Doctors routinely screen for certain infections during pregnancy because many infections can readily pass from a mother to her baby. Bacteria, viruses, and protozoa are all culprits. This transmission can occur in several ways:
- organisms in the mother's bloodstream can cross the placenta and infect the baby;
- organisms in the mother's vagina or genital area can move up the vagina and into the uterus;
- during delivery, the virus can be transmitted to a baby through infected secretions in the birth canal; and
- after delivery, a baby can be infected through close contact with the mother or through her breast milk.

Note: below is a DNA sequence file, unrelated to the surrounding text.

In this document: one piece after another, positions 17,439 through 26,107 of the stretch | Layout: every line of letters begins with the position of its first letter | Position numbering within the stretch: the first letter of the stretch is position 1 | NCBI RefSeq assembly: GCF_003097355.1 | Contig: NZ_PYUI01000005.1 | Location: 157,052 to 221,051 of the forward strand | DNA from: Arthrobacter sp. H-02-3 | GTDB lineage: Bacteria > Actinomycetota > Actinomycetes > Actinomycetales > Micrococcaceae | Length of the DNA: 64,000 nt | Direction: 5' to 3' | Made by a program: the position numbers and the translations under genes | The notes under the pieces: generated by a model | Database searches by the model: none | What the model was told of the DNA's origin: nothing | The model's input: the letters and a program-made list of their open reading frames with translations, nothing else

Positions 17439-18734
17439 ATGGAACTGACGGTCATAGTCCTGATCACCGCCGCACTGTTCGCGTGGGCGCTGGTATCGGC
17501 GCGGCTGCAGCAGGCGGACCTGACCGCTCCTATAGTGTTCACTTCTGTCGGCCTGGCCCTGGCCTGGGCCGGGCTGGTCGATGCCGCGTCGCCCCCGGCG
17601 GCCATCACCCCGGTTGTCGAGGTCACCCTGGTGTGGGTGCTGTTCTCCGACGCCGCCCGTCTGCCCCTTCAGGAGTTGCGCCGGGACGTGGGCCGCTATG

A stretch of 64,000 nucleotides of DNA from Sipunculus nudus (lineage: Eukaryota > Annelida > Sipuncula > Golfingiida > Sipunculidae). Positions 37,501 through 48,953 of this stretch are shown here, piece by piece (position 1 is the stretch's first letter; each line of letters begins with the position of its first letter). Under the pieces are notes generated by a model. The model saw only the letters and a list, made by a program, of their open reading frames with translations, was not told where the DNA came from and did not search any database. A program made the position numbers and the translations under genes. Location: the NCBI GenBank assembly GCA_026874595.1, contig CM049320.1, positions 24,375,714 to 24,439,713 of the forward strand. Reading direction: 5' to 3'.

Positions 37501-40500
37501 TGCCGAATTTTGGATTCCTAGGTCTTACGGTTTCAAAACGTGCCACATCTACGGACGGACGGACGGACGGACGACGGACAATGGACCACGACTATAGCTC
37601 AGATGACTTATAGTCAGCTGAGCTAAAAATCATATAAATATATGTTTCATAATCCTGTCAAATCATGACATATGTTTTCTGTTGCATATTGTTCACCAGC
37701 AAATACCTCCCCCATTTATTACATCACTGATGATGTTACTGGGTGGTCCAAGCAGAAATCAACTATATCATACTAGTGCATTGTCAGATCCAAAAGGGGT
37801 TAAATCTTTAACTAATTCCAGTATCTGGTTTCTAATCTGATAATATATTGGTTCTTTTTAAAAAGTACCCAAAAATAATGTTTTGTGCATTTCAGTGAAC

Depending on the infection involved, transmission from mother to baby can lead to premature delivery, anemia, pneumonia, sepsis (pathogenic organisms or toxins infecting the blood or tissue), central nervous system problems, growth retardation, HIV, and other complications. Some infections can lead to death.
M any infections during pregnancy can dramatically increase the risk of preterm delivery, which is the leading cause of complications and death in newborn babies.